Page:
Timing everything for Redskins, Dolphins

Playoff pairings likely will be decided before game's late start

January 02, 2000|By Vito Stellino | Vito Stellino,SUN STAFF

It seemed like a good idea at the time.

When the NFL drew up its schedule for the last weekend of the year, it decided to start today's Redskins-Dolphins game at 4: 15 p.m. so CBS would have it available as a doubleheader game along with the Titans-Steelers. CBS only gets a chance to show the Redskins when they're at home against an AFC team.

What nobody could have known is that the late start means there'll probably be nothing at stake for either team at the kickoff.

Unless Tampa Bay loses and Minnesota loses or ties in their 1 p.m. games, the Miami game will be meaningless for the Redskins, because they'll have no shot at a first-round playoff bye.

It's already meaningless to the Dolphins unless either Seattle or Kansas City plays a tie game at 1 p.m. If both the Seahawks and Chiefs win, the Dolphins are out of the playoffs. If either loses, the Dolphins back in.

"The one good thing about it, we will be able to see the results of their games prior to our game," said coach Jimmy Johnson. "As the game goes on, we can make some adjustments."

That means they can rest some starters if they're in the playoffs. Coach Norv Turner has indicated he'll do the same unless he's fighting for a first-round bye.

"But we're going to go ahead and prepare the team to play the best they can to win this game," Johnson said. "The Washington game is meaningful for this team as far as pride and confidence."

Both coaches are probably happy that there's not much at stake. Turner was Johnson's offensive coordinator on his two Dallas Cowboys Super Bowl teams, and the two men remain close. Neither would relish knocking the other out of the playoffs.

For the fans, though, the only likely attraction is that this could be the last game Dan Marino plays.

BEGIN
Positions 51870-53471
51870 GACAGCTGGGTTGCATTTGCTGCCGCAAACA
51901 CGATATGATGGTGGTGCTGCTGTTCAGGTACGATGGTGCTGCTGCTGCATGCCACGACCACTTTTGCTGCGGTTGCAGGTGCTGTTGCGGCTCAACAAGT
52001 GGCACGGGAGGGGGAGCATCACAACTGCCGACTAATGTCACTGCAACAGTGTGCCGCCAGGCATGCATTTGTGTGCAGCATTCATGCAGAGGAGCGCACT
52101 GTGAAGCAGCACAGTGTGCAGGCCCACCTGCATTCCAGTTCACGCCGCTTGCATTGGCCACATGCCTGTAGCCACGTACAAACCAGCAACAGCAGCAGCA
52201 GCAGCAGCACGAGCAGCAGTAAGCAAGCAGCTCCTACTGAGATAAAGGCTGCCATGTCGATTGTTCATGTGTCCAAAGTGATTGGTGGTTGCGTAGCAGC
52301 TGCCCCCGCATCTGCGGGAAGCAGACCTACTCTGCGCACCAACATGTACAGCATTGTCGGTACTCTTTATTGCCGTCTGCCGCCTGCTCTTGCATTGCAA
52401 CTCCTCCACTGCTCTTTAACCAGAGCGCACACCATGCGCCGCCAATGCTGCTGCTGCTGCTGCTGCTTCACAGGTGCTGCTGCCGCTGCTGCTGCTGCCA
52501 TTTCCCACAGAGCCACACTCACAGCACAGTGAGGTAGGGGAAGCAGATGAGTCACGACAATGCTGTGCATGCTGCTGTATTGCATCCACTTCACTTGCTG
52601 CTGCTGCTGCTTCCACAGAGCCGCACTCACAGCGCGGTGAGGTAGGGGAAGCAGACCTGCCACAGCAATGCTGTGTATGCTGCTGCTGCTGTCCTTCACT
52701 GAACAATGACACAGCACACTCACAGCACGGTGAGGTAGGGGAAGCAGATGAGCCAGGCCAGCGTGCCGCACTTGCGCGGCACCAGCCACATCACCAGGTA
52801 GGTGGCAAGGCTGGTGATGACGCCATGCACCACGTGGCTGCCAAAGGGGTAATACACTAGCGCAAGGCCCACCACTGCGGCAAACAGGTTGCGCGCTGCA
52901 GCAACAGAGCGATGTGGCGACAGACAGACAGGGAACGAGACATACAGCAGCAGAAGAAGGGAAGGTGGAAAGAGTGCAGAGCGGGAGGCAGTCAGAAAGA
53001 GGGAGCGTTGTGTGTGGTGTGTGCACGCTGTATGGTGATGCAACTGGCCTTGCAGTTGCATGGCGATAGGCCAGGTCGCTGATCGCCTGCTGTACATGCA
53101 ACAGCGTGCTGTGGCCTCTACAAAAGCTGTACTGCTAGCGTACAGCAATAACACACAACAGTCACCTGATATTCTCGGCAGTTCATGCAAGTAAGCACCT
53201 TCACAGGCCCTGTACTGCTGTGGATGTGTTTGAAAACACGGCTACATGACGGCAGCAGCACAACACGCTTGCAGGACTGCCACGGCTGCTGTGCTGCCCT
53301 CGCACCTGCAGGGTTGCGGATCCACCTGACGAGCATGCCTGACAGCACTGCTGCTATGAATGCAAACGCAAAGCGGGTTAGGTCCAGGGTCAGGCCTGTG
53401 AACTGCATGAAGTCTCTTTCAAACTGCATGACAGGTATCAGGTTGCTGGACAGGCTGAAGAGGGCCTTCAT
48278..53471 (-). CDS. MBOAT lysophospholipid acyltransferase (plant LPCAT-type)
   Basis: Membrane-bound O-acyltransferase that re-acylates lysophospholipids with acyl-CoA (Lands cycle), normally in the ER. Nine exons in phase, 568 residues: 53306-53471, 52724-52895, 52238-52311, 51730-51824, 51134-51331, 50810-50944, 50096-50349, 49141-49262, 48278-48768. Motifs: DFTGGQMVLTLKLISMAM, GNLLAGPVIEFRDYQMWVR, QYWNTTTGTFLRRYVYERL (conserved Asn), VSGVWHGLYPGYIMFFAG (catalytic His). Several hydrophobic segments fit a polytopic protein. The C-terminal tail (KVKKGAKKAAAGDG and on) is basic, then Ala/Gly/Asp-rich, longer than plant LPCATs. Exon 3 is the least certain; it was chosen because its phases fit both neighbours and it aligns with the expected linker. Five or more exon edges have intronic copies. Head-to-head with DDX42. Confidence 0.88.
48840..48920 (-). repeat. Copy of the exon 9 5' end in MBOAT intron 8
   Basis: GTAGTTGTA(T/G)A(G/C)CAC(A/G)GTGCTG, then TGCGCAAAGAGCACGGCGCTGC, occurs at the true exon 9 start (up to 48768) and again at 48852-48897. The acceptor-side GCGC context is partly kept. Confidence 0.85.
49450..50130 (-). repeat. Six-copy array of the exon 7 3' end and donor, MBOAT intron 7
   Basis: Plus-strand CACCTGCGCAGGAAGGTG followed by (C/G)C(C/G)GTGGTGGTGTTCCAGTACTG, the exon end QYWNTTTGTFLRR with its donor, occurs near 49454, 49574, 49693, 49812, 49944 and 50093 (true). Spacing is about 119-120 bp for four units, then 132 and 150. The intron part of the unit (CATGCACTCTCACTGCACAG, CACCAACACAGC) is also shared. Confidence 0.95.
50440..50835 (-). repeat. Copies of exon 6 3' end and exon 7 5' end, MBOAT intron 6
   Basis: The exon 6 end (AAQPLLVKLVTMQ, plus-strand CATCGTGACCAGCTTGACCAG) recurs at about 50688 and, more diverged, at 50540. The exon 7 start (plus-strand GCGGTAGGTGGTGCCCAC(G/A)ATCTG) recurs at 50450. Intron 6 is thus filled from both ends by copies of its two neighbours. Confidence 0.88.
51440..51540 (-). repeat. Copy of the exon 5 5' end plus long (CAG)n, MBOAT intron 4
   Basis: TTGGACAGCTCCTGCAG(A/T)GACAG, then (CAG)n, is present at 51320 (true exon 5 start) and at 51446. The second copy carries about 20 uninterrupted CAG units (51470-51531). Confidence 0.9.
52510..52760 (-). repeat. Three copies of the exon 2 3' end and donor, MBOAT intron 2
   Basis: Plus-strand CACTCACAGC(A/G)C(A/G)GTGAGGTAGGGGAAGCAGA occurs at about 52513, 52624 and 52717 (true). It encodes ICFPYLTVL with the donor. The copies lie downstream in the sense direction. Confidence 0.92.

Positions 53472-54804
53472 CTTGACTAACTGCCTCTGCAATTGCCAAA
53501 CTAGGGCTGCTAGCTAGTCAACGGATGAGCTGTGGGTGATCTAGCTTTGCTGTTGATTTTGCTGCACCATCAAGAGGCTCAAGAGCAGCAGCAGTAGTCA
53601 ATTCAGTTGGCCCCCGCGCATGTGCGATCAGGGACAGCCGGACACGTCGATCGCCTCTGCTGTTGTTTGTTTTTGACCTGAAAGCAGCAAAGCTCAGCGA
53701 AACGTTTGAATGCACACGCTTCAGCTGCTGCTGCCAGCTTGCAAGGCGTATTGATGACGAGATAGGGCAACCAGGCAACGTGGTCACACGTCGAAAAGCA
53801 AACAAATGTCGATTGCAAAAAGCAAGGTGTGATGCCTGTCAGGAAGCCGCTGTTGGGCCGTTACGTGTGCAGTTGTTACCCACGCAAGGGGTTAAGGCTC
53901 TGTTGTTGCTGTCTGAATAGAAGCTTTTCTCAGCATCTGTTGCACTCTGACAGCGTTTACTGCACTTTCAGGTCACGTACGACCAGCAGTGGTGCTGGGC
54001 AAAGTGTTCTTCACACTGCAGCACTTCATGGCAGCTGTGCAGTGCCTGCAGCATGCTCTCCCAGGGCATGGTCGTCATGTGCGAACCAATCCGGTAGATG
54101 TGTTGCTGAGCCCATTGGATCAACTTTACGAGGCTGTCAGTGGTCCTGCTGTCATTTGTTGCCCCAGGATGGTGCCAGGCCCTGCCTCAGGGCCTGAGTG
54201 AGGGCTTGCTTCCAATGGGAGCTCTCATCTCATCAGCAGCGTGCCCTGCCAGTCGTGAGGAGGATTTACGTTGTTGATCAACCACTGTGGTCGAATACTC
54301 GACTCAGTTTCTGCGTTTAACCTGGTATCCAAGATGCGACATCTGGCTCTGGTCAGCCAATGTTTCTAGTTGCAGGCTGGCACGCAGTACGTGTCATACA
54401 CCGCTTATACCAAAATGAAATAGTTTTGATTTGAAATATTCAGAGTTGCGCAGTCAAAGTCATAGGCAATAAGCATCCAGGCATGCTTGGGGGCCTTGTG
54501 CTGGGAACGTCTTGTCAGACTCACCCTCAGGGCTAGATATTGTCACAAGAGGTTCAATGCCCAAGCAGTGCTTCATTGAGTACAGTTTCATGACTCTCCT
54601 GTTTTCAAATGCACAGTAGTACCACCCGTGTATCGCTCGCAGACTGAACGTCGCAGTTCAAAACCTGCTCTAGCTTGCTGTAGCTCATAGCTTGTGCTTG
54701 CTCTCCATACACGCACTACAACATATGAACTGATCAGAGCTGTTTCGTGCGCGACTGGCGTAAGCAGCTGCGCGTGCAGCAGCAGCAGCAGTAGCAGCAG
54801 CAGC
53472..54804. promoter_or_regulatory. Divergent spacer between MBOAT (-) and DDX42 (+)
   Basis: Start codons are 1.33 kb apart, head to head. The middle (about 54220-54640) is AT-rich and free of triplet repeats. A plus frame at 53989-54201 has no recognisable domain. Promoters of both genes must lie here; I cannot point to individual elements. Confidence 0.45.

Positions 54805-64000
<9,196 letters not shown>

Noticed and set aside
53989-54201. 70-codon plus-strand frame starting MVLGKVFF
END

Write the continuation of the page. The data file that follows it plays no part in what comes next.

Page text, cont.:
For that matter, it could be the last game Johnson coaches.

It's been a trying season for both men. Marino obviously is not the quarterback he once was, and he'll have to decide whether he's going to retire after the season ends.

Since his return from nerve damage in his shoulder five games ago, Marino has lost his fourth-quarter touch. The man who directed 35 comeback wins has completed only 43.5 percent of his passes in the fourth quarter, and the Dolphins have lost four of those games. In the first four games when he was healthy, they went 3-1 and he completed 65 percent of his passes.

What nobody knows is whether Marino's rusty or whether he's lost it.

He's ducking the questions about his future.

"I'm not thinking about next season right now," he told Washington writers in a conference call. "We still have a chance to get into the playoffs, and I think that is more important than all this other talk."

Marino's shaky play has obviously frustrated Johnson. He knows he can't bench Marino. There would be a backlash in Miami, where Marino is a hero.

In his fourth season, Johnson is not going to duplicate the success he had in Dallas, and it's getting to him.

"All I want is to coach football and be left alone," he told a Miami columnist a week ago.

He came to Miami with high expectations, and he's not living up to them.

"I expected us to be good. You don't think I planned all the things that have happened to us, do you? You don't think I want to win another Super Bowl?" he said.

"It wears on you."

It's comments like those that fuel speculation he'll walk away to his boat and the good life at the end of the season. He quit last year until owner Wayne Huizenga talked him into staying.

At a news conference Monday, Johnson said the real problem is that the Dolphins were never bad enough to get great draft picks.

"Sometimes it's easier to become great when you're bad. The biggest enemy of great is good. It's hard to go from good to great," he said.

The Indianapolis Colts, for example, were bad and drafted Peyton Manning and Edgerrin James. In Dallas, the Cowboys were bad, and Johnson drafted Troy Aikman and made the Herschel Walker deal for the picks that turned into a group of standout players, including Emmitt Smith.

Now, the Dolphins are on the treadmill of good, and Johnson doesn't know whether Marino is part of the problem or the answer. Marino wants to show he can still be part of the answer.

On the Redskins' side, they can rest two key offensive starters, running back Stephen Davis (ankle) and wide receiver Albert Connell (shoulder) if the game doesn't mean anything.

Turner would like to give quarterback Brad Johnson a tuneup so he doesn't lose the form he had in San Francisco.

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